Testimonials vs Scriptural Arguments
Over at Scot McKnight’s blog, there is an article by Stan Gundry. In it, he makes some interesting statements
Arguments in which both sides launch aggressive offenses and structure fortress-like defenses can be unnecessarily adversarial. I am not suggesting that such arguments have no place, but letâ€™s acknowledge that their value is vastly over-ratedStories cover the same territory, but they are testimonialsï‚¾and it is hard to argue with someoneâ€™s testimony.
I take issue with his presuppositions regarding testimonials, especially when the “goal” of the testimonial is to change our understanding and processing of Scripture. Let me give an example. If you have a minute, go and read Genesis 16 and 17, if you don’t have time, here’s a recap of the story.
God has promised Abram that he will be a great nation. His wife, Sarai, is, up to this point, barren. Sarai says to Abram,
Behold now, the LORD hath restrained me from bearing: I pray thee, go in unto my maid; it may be that I may obtain children by her. And Abram hearkened to the voice of Sarai.
This is fairly interesting for a number of reasons, but the one that is most interesting to me is that Sarai is clear as to why she believes she has not given birth: The Lord hath restrained me from bearing. So, Abram goes into Hagar, and she conceives and Ishmael is born. Now, fast-forward thirteen years to the beginning of chapter 17. God comes to Abram again and makes the promise of a great nation, he changes his name to Abraham and he institutes circumcision. Then God says,
And God said unto Abraham, As for Sarai thy wife, thou shalt not call her name Sarai, but Sarah shall her name be. And I will bless her, and give thee a son also of her: yea, I will bless her, and she shall be a mother of nations; kings of people shall be of her. Then Abraham fell upon his face, and laughed, and said in his heart, Shall a child be born unto him that is an hundred years old? and shall Sarah, that is ninety years old, bear? (Genesis 17:15-17)
And then Abraham says:
And Abraham said unto God, O that Ishmael might live before thee!
Thirteen years after he goes into Hagar, Abraham is still trying to sell Ishmael to God as the Son of Promise. God says, no way, but, I will bless him.
And as for Ishmael, I have heard thee: Behold, I have blessed him, and will make him fruitful, and will multiply him exceedingly; twelve princes shall he beget, and I will make him a great nation. But my covenant will I establish with Isaac, which Sarah shall bear unto thee at this set time in the next year.
Now, we skip ahead to Genesis 25 and read this:
And these are the names of the sons of Ishmael, by their names, according to their generations: the firstborn of Ishmael, Nebajoth; and Kedar, and Adbeel, and Mibsam, And Mishma, and Dumah, and Massa, Hadar, and Tema, Jetur, Naphish, and Kedemah: These are the sons of Ishmael, and these are their names, by their towns, and by their castles; twelve princes according to their nations. And these are the years of the life of Ishmael, an hundred and thirty and seven years: and he gave up the ghost and died; and was gathered unto his people.
We know a little more about Isaac. We know that he married Rebekah and that he had two sons, Jacob and Esau. We know that he became wealthy. We know his story in greater detail without having to look it up. But, here is my question; Ishmael had twelve sons, each a prince with castles and lands. If someone looked at the fruit of Abraham’s actions, his child with Hagar and his child with Sarah, which one would they conclude was more “successful”. Would they conclude that going into Hagar was such a bad thing after all? Could they even conclude that it was a good thing? Based on Ishmael’s life, would the modern church have told Abraham, go down into Egypt and purchase from the slave blocks one hundred Hagars and get them all with child and raise up an army of Ishmaels? I wonder.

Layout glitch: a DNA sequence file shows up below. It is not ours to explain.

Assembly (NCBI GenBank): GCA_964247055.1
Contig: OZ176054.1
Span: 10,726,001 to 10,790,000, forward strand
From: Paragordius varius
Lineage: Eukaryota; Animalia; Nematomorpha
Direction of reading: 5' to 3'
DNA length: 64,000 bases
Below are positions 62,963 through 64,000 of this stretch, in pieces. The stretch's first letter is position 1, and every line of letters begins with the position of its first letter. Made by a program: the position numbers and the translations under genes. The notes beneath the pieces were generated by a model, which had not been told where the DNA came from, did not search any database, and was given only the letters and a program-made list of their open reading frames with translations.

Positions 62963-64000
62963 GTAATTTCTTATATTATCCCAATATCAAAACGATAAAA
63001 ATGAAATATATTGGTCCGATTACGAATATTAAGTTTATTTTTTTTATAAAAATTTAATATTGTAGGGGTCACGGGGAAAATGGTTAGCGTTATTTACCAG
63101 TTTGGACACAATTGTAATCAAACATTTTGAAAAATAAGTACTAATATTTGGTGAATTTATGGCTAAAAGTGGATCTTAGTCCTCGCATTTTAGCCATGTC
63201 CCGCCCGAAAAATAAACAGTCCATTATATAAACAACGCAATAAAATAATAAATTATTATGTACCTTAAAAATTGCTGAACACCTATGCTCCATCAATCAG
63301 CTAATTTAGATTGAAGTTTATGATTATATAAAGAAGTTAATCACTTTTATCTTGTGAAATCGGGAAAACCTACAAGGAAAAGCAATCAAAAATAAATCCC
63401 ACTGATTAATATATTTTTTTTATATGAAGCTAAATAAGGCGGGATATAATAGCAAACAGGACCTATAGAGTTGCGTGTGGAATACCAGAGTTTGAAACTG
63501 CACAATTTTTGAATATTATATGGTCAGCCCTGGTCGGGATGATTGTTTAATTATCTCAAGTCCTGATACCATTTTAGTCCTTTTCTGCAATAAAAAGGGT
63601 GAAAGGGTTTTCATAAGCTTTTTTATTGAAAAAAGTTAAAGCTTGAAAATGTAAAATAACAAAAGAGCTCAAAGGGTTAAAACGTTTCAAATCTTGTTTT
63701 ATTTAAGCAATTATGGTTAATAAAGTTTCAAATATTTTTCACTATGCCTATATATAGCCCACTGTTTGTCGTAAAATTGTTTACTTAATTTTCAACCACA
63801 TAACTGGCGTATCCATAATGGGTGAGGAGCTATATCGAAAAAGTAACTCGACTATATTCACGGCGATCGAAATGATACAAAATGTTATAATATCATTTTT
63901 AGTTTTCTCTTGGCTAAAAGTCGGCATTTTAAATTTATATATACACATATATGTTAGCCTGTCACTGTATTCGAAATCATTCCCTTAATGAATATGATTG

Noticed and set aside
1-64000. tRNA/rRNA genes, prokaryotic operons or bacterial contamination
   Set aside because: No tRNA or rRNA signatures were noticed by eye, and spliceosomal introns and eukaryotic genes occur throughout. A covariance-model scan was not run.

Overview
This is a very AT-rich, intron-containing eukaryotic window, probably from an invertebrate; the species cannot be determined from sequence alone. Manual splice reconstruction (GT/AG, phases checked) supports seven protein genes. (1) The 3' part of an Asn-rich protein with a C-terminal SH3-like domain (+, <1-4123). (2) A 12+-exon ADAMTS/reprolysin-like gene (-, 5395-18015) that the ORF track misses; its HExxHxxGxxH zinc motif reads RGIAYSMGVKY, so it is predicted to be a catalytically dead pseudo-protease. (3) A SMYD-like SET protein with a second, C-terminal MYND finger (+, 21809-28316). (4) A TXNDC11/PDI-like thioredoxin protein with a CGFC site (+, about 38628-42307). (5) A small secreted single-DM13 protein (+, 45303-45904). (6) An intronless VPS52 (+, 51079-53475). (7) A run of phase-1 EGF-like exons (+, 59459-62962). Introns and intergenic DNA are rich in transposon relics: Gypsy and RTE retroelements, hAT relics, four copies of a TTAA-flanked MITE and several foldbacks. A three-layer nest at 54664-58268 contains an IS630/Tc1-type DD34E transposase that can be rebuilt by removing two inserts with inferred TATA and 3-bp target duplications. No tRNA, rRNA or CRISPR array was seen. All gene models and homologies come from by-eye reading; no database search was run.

This is just one of the problems with interpreting Scripture through the lens of personal experience. Last week, I read a piece by Bart Campolo with the following statement (this excerpt is from a letter someone had written Bart) :
When you came to visit my team, you told a story about how when you first started working in rough neighborhoods, you got to know a girl who was gang-raped as a nine-year-old and – after her Sunday School teacher told her God must have allowed it for a reason â€” rejected God forever. Because you believed God was indeed in control, and because you believed that girlâ€™s lack of faith doomed her to eternal damnation, you decided that God must be a â€˜cruel bastard.â€™ [Emphasis mine. the full article has been removed from the Youth Specialties site, but can be accessed via the Google cache here ]
When I read the article the first time, I remember thinking, rejected God forever?!? How does he know? And even if she never received Christ as her Savior, I reject the idea that it makes God a “cruel bastard” and I do think it shows the difficulty of our defining God based on our limited frame of reference.
I guess the closing thought is this: Hindsight isn’t 20/20. We like to think it is, but it’s just another perspective and full of it’s own pitfalls. In the end, it is Scripture and Scripture alone that instructs, corrects, reproves, and indoctrinates, and when we try to elevate our minds above it, we become the worst sort of fool. I should also say, that I’m not against testimony/personal experience and that I’m not saying it is worthless, quite the contrary. What I am saying is that we are never to use our perception as a lever to move Scripture. Instead, we should let Scripture bring clarity to our experience.